When searching Kanban tools or alternative, you must have come across Trello. Trello, in its core, is a visual collaboration tool that utilizes the concept of boards. It’s a simple and effective tool to manage and organize tasks. Trello is aimed at teams as a tool for organizing tasks within a project. But it can also be used as a personal to do list. Due to its versatile nature, Trello is one of the most popular project management apps.
While Trello closely resembles a Kanban tool, and many consider it to be Kanban software, the questions that many ask is whether it really is one. Let’s look into it.
Setting Up a Trello Visual Board
At first glance, Trello seems to be a Kanban tool, suitable for creating your digital Kanban board. Trello offers plenty of functionalities to help manage your team. It uses lists and cards to map the flow. Share the lists and cards between teams and team members. Attach files and create checklists. Let’s go over each step of setting the Trello visual board, and make a step-by-step analysis to see if you can actually have a fully featured Kanban system.
Creating the Board
Creating your first Trello board is pretty simple. After you sign up, by clicking the + button you can create a new board. Choose the name for your board. Then, add lists that will serve as your task containers. In Kanban, the lists or columns, are used to represent the steps of your process. Depending on your process, you can add as many lists as you need. And of course, you can rename the lists to correspond to the action or step that a task needs to undergo to get from To Do to Done.
Populate the Board with Cards
Now that you have your project steps visualized, it’s time to add the Trello cards. Each card should represent one task or idea. You can then split bigger tasks into smaller components by adding a checklist to your card. And attach important files and documents to the card itself.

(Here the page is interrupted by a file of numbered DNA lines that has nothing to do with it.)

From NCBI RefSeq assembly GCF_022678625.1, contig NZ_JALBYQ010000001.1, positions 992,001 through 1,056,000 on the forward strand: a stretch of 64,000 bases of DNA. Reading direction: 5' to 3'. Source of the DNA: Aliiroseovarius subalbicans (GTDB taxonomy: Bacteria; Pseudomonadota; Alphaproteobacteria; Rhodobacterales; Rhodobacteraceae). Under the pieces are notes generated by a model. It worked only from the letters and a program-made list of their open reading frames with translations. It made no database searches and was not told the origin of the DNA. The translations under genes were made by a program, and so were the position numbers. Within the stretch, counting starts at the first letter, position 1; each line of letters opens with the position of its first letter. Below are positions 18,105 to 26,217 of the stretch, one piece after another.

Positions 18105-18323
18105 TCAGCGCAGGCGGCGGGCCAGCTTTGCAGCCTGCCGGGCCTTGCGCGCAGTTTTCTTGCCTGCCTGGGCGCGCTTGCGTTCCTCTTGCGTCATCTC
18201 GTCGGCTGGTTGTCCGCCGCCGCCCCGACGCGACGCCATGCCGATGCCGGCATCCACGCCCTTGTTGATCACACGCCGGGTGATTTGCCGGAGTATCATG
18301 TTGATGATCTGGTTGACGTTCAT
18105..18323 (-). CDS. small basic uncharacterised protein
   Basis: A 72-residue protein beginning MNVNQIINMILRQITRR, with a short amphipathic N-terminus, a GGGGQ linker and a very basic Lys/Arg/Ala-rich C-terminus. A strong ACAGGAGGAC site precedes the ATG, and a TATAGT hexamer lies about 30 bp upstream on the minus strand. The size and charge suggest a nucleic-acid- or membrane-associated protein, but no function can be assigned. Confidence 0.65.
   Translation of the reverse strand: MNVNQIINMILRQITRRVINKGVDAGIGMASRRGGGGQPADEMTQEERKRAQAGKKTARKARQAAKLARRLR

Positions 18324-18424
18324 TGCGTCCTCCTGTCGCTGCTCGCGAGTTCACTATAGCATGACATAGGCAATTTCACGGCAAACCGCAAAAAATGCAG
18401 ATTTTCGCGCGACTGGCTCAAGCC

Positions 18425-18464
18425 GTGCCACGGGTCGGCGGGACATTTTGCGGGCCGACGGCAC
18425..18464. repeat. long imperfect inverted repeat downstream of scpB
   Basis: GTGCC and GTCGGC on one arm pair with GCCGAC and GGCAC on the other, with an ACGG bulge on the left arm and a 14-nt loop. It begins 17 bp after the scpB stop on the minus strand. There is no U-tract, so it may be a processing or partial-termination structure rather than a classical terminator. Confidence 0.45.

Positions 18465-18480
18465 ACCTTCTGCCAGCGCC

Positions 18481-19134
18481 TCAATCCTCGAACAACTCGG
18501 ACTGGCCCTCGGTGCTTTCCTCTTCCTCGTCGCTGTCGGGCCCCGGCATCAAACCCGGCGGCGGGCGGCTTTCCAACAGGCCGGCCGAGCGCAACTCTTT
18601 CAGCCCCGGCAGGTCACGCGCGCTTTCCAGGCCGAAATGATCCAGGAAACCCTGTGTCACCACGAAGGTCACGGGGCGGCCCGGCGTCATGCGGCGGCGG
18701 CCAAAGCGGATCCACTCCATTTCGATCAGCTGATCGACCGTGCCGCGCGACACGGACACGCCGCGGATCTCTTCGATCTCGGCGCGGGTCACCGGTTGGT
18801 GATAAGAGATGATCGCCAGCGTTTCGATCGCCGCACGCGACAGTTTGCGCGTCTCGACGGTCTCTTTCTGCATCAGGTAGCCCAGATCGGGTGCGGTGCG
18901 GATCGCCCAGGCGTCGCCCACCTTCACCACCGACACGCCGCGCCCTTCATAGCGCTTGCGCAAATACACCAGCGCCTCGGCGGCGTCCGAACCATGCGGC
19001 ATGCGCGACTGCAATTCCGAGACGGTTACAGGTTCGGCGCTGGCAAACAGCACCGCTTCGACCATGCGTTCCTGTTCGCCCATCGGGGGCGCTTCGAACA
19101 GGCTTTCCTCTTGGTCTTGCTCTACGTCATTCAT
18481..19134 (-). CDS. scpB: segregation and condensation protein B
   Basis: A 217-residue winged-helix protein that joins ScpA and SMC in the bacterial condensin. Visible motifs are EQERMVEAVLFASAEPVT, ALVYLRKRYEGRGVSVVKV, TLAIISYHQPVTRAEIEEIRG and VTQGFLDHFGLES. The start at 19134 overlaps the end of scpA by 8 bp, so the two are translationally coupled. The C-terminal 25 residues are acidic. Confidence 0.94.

Place the cards in the list that shows the stage the task is in. Then assign the tasks to people responsible for completing them. You can invite team members or collaborators on your board so they can follow the project activity with you. Similarly to other project management tools, Trello has the option to add a due date to tasks. And then it will remind the assignees when the deadline is approaching and if it passes. You can also color-code and label cards. These features are very useful when you want to make it easier to distinguish between different types of tasks.
Since Trello uses the Kanban method as a basis, tasks move across lists according to their status. To move a task from one stage to the next, click-and-hold to drag it to the next list.
So far, it seems that Trello covers the basic Kanban tool features. We have a visual board, separated in columns, populated with cards.
Additional Kanban Concepts and Practices
To make the simple to-do list or a visual board an actual Kanban system, we need to add a few more things, defined by the key practices such as WIP limits, explicit policies or agreements. And of course, having the ability to track key metrics that enable continuous improvement, to make it a real Kanban tool.
Let’s see if Trello can do these things.
Setting WIP Limits
WIP limits are one of the main Kanban practices that distinguish this methodology from the other approaches and makes it so efficient. Kanban WIP limits ensure team members work at an optimal pace that does not exceed their capacity. Trello doesn’t offer this feature. Instead, you can add as many tasks as you want to any list on your board.
Making Process Policies Explicit
Another important aspect of a (digital) Kanban board is making policies explicit. The concept of making policies explicit is important if you want to improve the way your team works. Adding a short description for each column of what it means for cards to enter/exit that column provides clarity to everyone on the task and stage requirements. Again, Trello doesn’t offer this feature.
Measuring Throughput and Cycle Time
Two key metrics that enable delivering more value, removing waste and continuous improvement in Kanban are throughput and cycle time. They give teams a great insight into the process and allow them to track changes and make adjustments. Trello unfortunately doesn’t provide these metrics since anyone can make changes to the board. And there are no rules in these lists that capture this data.
Even though Trello can be considered a Kanban alternative, the tool is NOT a Kanban tool. While it uses some main Kanban concepts, like visualization, it lacks the ability to employ some of the key concepts and metrics of the said methodology. But, it is useful if you want to get a taste of Kanban’s visual system. Luckily, there are Kanban tools, like Kanban Zone, built on Kanban’s main principles and core practices to improve the way teams work and collaborate.